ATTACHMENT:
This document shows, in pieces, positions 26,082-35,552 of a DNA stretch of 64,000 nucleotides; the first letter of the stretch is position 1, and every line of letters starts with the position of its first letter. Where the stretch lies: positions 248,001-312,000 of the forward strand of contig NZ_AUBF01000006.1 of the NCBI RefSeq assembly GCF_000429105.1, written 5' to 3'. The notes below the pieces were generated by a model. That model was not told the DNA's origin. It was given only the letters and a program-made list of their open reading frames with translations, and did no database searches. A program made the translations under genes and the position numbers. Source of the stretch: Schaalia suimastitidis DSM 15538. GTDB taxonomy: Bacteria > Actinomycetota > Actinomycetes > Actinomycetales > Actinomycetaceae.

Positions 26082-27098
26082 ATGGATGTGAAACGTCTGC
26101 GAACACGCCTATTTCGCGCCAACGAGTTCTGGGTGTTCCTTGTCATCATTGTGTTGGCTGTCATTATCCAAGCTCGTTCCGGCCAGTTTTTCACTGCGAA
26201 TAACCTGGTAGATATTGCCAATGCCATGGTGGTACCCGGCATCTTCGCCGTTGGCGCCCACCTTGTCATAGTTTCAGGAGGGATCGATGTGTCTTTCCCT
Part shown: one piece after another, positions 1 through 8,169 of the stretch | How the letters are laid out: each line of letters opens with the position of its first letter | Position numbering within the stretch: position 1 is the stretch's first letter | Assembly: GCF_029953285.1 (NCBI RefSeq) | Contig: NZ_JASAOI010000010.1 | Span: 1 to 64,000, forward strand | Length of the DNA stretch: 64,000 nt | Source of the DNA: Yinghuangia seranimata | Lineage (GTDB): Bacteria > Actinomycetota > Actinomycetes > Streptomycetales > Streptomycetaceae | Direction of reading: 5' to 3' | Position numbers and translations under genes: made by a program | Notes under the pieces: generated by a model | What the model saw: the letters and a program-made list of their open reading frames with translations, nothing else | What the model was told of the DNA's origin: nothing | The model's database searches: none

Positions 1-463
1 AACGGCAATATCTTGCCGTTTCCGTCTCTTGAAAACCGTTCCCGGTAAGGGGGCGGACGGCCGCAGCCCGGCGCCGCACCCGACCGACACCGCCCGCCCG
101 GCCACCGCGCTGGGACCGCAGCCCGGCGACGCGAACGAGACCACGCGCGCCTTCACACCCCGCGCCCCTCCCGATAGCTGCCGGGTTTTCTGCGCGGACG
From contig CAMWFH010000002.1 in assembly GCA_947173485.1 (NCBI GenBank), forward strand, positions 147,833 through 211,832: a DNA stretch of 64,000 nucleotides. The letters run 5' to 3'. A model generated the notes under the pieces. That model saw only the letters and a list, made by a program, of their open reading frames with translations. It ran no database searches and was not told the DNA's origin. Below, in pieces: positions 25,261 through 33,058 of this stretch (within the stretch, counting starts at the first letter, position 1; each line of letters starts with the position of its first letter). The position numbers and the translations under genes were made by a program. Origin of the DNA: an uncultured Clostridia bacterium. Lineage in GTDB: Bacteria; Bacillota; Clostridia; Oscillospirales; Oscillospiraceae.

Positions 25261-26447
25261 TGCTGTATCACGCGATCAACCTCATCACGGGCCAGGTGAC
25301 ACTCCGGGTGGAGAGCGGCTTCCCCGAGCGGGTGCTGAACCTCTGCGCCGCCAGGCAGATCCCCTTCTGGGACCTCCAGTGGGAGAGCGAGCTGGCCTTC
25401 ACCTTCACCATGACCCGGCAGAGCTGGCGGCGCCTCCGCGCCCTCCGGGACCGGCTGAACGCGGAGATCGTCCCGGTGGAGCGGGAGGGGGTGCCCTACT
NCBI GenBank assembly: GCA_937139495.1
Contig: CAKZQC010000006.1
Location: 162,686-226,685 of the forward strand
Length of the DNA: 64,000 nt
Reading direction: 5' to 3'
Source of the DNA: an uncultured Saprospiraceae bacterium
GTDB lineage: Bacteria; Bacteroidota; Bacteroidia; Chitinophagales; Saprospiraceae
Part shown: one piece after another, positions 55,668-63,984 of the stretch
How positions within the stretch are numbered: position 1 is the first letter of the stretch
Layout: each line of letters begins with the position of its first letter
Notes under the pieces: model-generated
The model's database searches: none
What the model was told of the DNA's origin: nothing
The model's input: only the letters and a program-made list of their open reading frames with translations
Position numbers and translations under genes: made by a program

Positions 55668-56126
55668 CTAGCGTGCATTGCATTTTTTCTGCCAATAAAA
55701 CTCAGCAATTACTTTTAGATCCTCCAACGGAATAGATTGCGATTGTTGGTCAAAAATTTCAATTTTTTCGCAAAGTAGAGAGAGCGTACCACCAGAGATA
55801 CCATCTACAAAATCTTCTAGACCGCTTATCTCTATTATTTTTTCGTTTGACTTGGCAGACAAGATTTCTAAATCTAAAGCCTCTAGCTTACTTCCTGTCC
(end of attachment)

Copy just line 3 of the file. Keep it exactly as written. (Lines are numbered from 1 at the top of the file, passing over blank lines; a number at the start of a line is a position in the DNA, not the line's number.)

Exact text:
26082 ATGGATGTGAAACGTCTGC